When Outdoors.com last spoke with Jill Ashlock and Amber Asay, the dynamic duo or terrible twosome—depending on who you ask—had not yet seen one episode of their Netflix reality competition show Outlast, a thrilling series about lone wolf survivalists dropped into the Alaskan frontier.
Jill, a private detective from Kentucky, and Amber, a yoga instructor from Arizona, didn’t win the $1 million prize—but that wasn’t the worst of it. They were shocked, to say the least, that they were portrayed as supervillains.
While the viewers saw them plot to steal sleeping bags, destroy their BRAVO frenemy Javier’s raft and arguably bully their own ALPHA teammate Justin out of the game, they say there’s a lot more to the story. Here, we give Jill and Amber the opportunity to set the record straight, repair their reputations and spill what really happened behind the scenes.
Outdoors: Jill, what was your very first reaction after watching the show?
Jill: I bawled like a baby. It was released at 3 a.m., so my husband and I got up early and started the show together. Around the sixth episode, I started hearing my phone go off. By 10 o’clock in the morning, there were already really nasty messages. Wow, that was fast. The hate is already coming in. At first, I was loving it. I was so enthralled with what I was seeing but I was like, oh my gosh. They didn’t put that in, they took that out and that’s not what is going on. I was screaming at the TV like it was my favorite football game and I was rooting for our team. Full love. I was disappointed things were left out and wondered why, but I was having a good time.
Outdoors: Amber, what was your gut reaction?
Amber: Cringed. Cringed. I learned a lot about reality TV. You have to narrate everything you’re doing in that moment, otherwise they can chop your words. They can take your words and twist them. I felt as if my character was dumbed down and created in such a way to just be malicious and a follower and this evil, conniving person. It’s not who I am. So it was very difficult to watch the show. In fact, in the middle of episode 6, I was so upset I had to take a break. My boyfriend was like, “We have to get outside,” because I was so distraught and emotional.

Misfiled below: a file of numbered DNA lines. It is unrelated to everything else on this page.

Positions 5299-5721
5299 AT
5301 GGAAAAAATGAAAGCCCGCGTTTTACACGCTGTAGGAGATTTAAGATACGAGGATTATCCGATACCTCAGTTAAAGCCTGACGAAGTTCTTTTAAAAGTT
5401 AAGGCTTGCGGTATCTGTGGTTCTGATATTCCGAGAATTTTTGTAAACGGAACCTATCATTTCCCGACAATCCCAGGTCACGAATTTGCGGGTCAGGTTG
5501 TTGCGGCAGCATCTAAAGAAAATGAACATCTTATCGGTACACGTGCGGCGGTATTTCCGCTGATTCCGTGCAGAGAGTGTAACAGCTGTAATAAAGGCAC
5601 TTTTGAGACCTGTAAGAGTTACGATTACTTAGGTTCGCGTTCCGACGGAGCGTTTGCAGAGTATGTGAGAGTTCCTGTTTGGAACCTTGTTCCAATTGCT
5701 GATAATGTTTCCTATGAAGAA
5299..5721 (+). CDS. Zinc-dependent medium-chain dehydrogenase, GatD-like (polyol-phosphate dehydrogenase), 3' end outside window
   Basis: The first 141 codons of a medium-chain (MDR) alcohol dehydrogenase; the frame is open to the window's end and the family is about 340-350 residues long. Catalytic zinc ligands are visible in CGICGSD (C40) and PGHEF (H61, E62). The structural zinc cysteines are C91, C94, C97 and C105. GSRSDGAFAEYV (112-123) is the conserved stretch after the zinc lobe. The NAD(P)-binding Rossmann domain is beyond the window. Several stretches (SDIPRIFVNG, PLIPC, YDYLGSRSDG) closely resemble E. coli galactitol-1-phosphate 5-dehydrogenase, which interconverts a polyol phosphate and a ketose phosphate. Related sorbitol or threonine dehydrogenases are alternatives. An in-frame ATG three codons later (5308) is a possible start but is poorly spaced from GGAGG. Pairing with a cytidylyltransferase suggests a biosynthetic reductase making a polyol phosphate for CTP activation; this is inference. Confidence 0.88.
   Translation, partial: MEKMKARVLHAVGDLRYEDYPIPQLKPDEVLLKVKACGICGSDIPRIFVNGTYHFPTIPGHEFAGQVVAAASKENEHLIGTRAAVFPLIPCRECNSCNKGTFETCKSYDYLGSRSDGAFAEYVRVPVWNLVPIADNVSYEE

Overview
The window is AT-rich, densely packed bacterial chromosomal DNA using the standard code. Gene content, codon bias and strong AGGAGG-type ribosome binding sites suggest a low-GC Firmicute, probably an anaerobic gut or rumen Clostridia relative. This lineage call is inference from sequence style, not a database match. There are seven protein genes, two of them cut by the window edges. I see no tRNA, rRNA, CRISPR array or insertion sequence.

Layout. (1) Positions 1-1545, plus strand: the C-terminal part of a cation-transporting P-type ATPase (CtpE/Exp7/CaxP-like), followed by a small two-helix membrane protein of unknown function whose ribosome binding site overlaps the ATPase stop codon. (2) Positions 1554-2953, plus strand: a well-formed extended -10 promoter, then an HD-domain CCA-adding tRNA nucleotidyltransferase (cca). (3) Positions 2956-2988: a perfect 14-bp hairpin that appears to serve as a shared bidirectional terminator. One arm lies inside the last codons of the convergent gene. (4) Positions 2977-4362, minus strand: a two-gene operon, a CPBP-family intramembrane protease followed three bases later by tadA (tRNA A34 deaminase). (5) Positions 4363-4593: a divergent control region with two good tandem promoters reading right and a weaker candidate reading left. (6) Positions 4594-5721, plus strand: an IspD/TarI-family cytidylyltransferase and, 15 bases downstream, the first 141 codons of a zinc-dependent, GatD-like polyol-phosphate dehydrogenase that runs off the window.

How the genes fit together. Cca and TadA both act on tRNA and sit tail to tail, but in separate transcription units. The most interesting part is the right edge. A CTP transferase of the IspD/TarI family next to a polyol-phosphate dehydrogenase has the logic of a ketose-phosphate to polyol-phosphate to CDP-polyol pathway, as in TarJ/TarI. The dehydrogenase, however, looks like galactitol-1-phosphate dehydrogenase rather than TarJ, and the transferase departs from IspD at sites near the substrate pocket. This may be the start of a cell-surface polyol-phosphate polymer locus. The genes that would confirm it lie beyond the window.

Outdoors.com: What was left out that would’ve put things in better context for what happened overall?
Jill: There were so many holes in the plot and in the script and in the narration that it leaves these big gaps for people to use their imagination.
Amber: They didn’t do a lot of character building with us in the beginning, so you don’t have any time to connect to us as humans. You don’t even really start hearing from me until the end when I start talking. All you hear are little sound clips put in to incite or elicit some kind of emotional response. This show sparked a lot of debate and it really hit on what your morals are. People like to take this moral high ground or think that we’re the worst, when in reality they aren’t showing you that before we were dropped, we were all out there for five days without any sleeping bags, so we knew that we could survive without them.
Jill: They didn’t show a lot of the bushcrafting, the conditions that we were in, what we did to build our shelter. Because these are some of the things that would not bode well when you’re trying to create super villains. This was not Alone and this was not some traditional survivalist show. They didn’t show the water filtration system with the sink that I created, the mushroom foraging. You can’t eat those. Those are poisonous! These are mushrooms you can char and it creates embers that we can make our fires with easier. Very little of that was shown.
Amber: But the sleeping bags is a big thing that we’ve been getting a lot of heat about. What people don’t realize is that was a calculated risk. We knew that everybody out there had already survived almost a week with no sleeping bags and no shelter with a tarp.
Outdoors.com: Also, if anyone was too cold and it got too dangerous, they would’ve just taken them out of the game.
Jill: You can go home to your warm bed. Just shoot your flare off.
Amber: We constantly get criticism about the “there’s no rules” thing—it keeps chanting in our head like an echo. And we were talking about it, and ALPHA team was not the only one.
Jill: We didn’t choose our team names, either. That’s something that a lot of the audience keeps forgetting. We weren’t out there like, We wanna be Alpha, we were named Alpha. We chanted that in camp constantly. We are the Alphas and we’re gonna prove it. And we ran with that.